By Marika S. Bell, WHS Director of Behavior and Training
As Ripley, my puppy, grew, I would frequently take him to a puppy socialization group. He loves to play with other dogs. Despite his passive nature, he easily becomes fearful; however, with dogs, he has always felt comfortable. He does best with dogs who have a similar play style to his. Particularly with small dogs, his play style can be a bit rough (I am apologizing to the Chihuahua he nearly stepped on last week). He likes to body slam other dogs, and he enjoys chasing and being chased. He will also stop and have a good wrestle with a willing partner.
Ripley has just turned four years old and is certainly not a puppy anymore. So why do I continue to bring him to the socialization groups and dog parks? Because I have seen a huge benefit to puppies who meet a slightly older dog with manners.
Dogs Who Lead By Example
Quite a few times now, I have seen a puppy get overly aroused or over threshold with the stress of the introduction to a socialization group—that’s my polite way of saying they were scared to the bone. So I gently encourage their owner to bring them to a quiet area of the park, and I bring Ripley along. I have found that when a young dog is showing fear (lunging, screaming, panicking on the lead, or cowering), it just takes a few minutes of Ripley on his own, inviting them to play, but not being pushy, to turn things around. He offers a play bow, and if they seem scared, he immediately turns his side to them and sniffs the grass, a classic calming behavior. This gives the puppy confidence, and very soon they are romping and batting at each other playfully.
If You're Not Sure, Interrupt
Not all dogs at a playgroup can be as easy going as Ripley. Recently, a dog about Ripley’s age showed up and started nipping and bullying the other dogs—large or small, he didn’t care. He would bark and lunge towards them in a way that made me distinctly uncomfortable. It was obvious this dog had not had enough socialization as a young puppy, and the owner was trying to make up for it at almost a year old. Unfortunately, this means that a bunch of tender, impressionable youngsters are being subjected to a bully.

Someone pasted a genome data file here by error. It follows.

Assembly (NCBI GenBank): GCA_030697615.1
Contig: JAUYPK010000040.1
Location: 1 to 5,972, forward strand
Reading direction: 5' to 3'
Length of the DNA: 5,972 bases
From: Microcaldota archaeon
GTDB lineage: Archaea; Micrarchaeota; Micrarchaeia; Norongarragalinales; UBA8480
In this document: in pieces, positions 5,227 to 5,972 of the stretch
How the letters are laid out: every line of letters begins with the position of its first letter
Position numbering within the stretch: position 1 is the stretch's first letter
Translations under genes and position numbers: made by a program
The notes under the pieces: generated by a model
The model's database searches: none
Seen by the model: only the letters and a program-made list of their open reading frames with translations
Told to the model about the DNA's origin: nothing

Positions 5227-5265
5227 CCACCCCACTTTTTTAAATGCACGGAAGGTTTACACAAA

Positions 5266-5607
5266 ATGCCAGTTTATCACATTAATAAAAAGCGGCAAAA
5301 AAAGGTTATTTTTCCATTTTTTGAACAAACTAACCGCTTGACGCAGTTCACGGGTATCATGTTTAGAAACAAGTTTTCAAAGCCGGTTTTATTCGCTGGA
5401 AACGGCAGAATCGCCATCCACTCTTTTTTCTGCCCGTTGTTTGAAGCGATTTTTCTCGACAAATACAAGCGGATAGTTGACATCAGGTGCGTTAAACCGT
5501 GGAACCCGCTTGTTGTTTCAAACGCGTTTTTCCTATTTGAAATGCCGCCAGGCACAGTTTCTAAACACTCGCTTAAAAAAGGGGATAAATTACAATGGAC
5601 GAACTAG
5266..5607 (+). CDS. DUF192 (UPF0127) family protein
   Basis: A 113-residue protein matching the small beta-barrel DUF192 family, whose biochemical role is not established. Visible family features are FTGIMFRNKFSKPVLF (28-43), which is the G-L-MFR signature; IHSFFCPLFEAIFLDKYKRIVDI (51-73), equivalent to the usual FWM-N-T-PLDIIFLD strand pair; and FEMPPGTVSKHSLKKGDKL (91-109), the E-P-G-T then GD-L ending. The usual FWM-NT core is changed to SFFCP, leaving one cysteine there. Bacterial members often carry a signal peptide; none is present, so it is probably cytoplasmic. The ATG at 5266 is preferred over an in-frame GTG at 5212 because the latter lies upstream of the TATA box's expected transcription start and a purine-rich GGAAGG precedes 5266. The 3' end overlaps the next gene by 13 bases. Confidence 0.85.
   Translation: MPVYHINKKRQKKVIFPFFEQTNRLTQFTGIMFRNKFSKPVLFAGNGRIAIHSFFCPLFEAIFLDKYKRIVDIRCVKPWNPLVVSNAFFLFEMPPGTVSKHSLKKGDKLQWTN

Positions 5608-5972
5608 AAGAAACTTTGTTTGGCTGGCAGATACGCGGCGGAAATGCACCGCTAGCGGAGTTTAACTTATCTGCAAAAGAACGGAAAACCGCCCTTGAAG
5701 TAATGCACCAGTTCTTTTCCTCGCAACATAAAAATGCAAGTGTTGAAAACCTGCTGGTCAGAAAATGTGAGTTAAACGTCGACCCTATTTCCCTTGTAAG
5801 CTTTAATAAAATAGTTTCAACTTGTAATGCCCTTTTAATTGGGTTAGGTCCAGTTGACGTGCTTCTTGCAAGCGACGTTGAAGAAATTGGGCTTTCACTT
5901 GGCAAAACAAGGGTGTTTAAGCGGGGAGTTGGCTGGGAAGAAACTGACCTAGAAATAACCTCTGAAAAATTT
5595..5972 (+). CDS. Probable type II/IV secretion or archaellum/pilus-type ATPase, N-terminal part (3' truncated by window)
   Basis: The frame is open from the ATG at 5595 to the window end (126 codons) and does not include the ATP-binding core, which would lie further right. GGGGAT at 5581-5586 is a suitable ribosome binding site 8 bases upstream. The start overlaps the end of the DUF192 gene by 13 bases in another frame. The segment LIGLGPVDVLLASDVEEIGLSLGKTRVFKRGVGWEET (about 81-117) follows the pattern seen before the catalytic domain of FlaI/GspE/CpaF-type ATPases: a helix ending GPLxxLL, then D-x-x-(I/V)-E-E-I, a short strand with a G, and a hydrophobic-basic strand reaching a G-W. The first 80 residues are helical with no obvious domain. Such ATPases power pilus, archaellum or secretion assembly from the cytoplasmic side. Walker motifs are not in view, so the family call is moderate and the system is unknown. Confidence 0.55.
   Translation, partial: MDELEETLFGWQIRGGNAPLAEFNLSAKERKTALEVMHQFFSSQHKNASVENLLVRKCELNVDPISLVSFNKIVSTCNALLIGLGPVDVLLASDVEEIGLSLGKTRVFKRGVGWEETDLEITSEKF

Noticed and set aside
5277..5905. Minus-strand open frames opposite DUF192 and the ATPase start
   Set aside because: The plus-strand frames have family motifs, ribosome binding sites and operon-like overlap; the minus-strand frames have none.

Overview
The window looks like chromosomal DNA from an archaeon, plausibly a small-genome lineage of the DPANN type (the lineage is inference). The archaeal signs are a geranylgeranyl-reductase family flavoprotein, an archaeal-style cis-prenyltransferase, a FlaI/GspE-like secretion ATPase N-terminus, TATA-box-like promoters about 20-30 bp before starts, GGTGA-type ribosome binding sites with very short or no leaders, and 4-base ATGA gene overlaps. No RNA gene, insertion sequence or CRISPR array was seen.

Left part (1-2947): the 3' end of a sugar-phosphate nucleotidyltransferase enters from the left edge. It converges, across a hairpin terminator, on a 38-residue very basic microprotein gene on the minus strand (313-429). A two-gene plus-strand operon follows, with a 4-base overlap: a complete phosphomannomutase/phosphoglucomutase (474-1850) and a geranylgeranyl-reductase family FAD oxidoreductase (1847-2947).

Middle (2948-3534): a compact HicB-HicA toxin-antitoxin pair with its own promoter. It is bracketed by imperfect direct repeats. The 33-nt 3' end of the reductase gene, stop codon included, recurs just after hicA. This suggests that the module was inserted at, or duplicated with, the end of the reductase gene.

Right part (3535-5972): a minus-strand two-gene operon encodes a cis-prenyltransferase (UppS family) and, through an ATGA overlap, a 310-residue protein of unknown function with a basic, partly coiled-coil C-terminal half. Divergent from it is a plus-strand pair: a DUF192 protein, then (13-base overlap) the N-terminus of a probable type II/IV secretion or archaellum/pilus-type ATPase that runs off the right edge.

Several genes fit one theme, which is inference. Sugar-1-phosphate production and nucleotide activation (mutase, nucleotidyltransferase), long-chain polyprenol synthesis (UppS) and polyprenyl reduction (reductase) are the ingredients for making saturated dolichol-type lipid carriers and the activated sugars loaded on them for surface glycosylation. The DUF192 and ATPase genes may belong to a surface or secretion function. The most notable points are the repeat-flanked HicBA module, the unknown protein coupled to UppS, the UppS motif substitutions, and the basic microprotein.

I hear a lot about how dogs should “sort it out” themselves, and maybe sometimes this is true, if the dogs are similar sizes, ages, and socialization level. But more often than not, people can’t read dog body language well enough to know when a situation with a playgroup is turning from “argument” to “fist fight.” Even Ripley will occasionally have a moment of “predatory drift” with a smaller dog, and to me, that is an inappropriate behavior, and I step in.
Don’t be afraid to interrupt a dog or dog interaction if you are
uncertain of what is happening. Just because the other owner says “it’s
alright” doesn’t mean you should let your dog be subjected to bullying, or let
your dog traumatize another dog. As smart as many dogs are at reading social
cues and body language, there are plenty of dogs out there who wouldn’t know a
calming signal if it sat on them!
Don’t risk your dog’s wellbeing on a maybe. If you are even a little unsure, interrupt and redirect.
For more on this subject, I recommend reading:
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